The southernmost lake in the East African Rift system, and the third largest on the continent, is best explored by kayak. In just one trip you will get to see amazing remote beaches, uninhabited deserted small islands and rich wildlife. Because most of the lake is pretested, the water is clean and the land has remained mostly untouched.
Ambergris Caye, Belize
People visit Belize for its beaches and reefs. To see them even better and enjoy an abundance of views that are far more stunning than from the shore, get in a kayak and paddle. Otherwise you’ll miss the chance to explore the island’s fascinating channels, lagoons and mangrove marshes. Also, this is your chance to see saltwater crocodiles and owls.
Blue River, Greenland
If you could choose how to explore this icy island, don’t hesitate to pick kayaking. The melting Petermann Glacier fills in the lower areas of the glacier and creates an unbelievable shade of clear light-blue water. This is also the reason why the river has a different shape every year. Kayaking the river is really the only way you can truly immerse yourself in its beauty and feel its uniqueness.
Milos Island, Greece
Vibrant blue waters lap at the hull of your kayak as you paddle the coast, exploring pristine beaches, natural hot springs and towering coastal arches around the island of Milos. This surreal destination is beautiful from any angle, but best enjoyed aboard a kayak.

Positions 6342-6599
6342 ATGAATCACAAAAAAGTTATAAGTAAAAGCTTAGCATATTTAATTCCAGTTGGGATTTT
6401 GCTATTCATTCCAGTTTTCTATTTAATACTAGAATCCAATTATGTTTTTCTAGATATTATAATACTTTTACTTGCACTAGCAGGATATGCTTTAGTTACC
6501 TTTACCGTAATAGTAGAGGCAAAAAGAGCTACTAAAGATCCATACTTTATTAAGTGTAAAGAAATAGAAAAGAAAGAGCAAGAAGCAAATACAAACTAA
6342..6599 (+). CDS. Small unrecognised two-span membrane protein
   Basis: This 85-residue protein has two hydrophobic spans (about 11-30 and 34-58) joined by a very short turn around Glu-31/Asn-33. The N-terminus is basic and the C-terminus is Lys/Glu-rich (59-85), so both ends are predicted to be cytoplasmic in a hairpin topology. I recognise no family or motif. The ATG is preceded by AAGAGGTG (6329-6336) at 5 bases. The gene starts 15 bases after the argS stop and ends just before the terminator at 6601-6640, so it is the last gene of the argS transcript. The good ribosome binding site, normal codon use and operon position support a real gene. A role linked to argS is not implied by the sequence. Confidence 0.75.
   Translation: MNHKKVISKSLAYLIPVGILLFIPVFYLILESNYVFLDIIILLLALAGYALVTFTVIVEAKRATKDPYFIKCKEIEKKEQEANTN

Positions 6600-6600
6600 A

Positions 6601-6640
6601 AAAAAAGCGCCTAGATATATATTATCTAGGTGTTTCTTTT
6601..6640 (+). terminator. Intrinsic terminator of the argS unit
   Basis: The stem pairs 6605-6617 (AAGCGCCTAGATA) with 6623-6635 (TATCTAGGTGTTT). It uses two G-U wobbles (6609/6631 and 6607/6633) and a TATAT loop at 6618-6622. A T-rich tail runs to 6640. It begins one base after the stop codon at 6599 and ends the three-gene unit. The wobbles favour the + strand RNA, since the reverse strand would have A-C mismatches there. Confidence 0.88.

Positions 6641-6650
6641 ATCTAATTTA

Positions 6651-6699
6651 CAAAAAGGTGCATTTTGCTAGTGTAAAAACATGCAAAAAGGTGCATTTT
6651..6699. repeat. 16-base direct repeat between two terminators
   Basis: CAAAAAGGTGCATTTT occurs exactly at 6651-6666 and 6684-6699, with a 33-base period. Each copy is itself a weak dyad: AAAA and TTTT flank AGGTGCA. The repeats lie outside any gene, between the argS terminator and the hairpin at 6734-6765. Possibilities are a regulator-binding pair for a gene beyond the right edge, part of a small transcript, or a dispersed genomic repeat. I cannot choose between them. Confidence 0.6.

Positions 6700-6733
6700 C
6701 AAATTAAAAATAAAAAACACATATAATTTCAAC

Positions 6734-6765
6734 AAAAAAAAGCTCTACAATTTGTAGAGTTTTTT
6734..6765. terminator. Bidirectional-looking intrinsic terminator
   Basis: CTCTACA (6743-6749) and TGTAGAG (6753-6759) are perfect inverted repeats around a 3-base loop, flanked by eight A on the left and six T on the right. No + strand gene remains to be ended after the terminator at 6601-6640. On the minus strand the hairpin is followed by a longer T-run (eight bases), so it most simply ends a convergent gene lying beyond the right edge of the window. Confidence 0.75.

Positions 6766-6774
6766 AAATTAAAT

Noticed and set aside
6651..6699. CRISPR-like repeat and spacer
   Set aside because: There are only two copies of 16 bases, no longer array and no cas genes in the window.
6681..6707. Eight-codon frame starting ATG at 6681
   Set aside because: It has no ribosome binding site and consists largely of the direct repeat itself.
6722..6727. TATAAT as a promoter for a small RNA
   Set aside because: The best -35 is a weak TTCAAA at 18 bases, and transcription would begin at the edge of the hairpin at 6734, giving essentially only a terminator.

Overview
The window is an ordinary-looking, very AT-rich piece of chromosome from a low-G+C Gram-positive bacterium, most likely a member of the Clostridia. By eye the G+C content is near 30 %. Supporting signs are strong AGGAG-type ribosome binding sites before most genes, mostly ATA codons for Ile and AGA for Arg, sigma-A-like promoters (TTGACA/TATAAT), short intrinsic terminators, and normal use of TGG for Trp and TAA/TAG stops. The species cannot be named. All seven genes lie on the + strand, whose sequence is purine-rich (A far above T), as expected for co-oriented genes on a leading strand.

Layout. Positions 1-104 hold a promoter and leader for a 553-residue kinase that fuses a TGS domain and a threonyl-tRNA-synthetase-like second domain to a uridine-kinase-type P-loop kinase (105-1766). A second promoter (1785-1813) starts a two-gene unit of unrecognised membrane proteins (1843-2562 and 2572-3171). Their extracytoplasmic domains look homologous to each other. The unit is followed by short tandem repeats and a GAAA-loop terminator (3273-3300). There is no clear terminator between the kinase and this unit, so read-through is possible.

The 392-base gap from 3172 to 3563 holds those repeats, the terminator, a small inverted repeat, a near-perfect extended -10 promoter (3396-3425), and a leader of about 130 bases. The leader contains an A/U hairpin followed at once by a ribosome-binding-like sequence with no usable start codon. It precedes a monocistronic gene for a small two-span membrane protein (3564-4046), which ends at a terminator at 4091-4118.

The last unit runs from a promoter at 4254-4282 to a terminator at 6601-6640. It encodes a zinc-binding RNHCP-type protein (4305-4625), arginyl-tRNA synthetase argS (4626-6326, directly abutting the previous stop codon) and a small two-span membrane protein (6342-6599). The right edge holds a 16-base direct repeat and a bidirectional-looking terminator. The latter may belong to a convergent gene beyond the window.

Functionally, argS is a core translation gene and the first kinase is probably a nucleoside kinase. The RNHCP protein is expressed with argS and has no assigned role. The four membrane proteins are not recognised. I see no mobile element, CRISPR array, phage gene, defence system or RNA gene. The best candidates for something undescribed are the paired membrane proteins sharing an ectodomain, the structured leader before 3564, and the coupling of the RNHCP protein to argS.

Shetland Islands, Scotland
Who hasn’t heard of Scotland’s natural beauty, copious wildlife, stunning shores and remote islands? See all of this in one day on a kayaking trip. The Shetland Islands are the northernmost archipelago of the U.K. Most of the 100 islands are uninhabited. Get close to dolphins, whales, birds, and otters and explore caves and channels.
Glowworm Caves on Lake McLaren, New Zealand
Clear your schedule for the night and go on an out of this world kayaking trip. It’s a truly unique experience. Where else will you see glow-worms from the cockpit of a kayak? The feeling is magical. The caves on Lake McLaren are mysterious that way. Float beneath iridescent worms and then let the moonlight and stars guide you back to shore.
Victoria Island, Patagonia
Not far from Bariloche, Argentina, a perfect gateway to outdoor recreation in the area, Victoria Island is a natural reserve set amid one of the most beautiful clear water lakes in the area. The reserve is accessible by boat, but simply paddling the lake will afford breathtaking views. Also, the Torres del Paine National Park has many rivers, lakes and unique shoreline landscapes, making a kayaking trip a perfect way to explore them.
Na Pali Coast, Kauai, Hawaii
The 17 miles of ocean shores is one of the most popular attractions on Kauai. The 4,000-foot tall cliffs along the Na Pali coastline are some of the most dramatic in the world. The best way to explore the coast is by kayak, regardless of the fact that you can’t access the area by car. You’ll see dolphins, seals, sea turtles, sea caves, mangoes, waterfalls, and many stunning and secluded beaches.
Certain Geysers in Yellowstone, Wyoming
Yellowstone is the largest active geyser field in the world and is home to its most renowned geyser - Old Faithful. But there are many other – smaller but also magnificent – geysers you can see if you go on a kayak tout. Get off the beaten path and go in the backcountry via sea kayak. This is one of the better ways to experience the natural wonders of America’s first national park.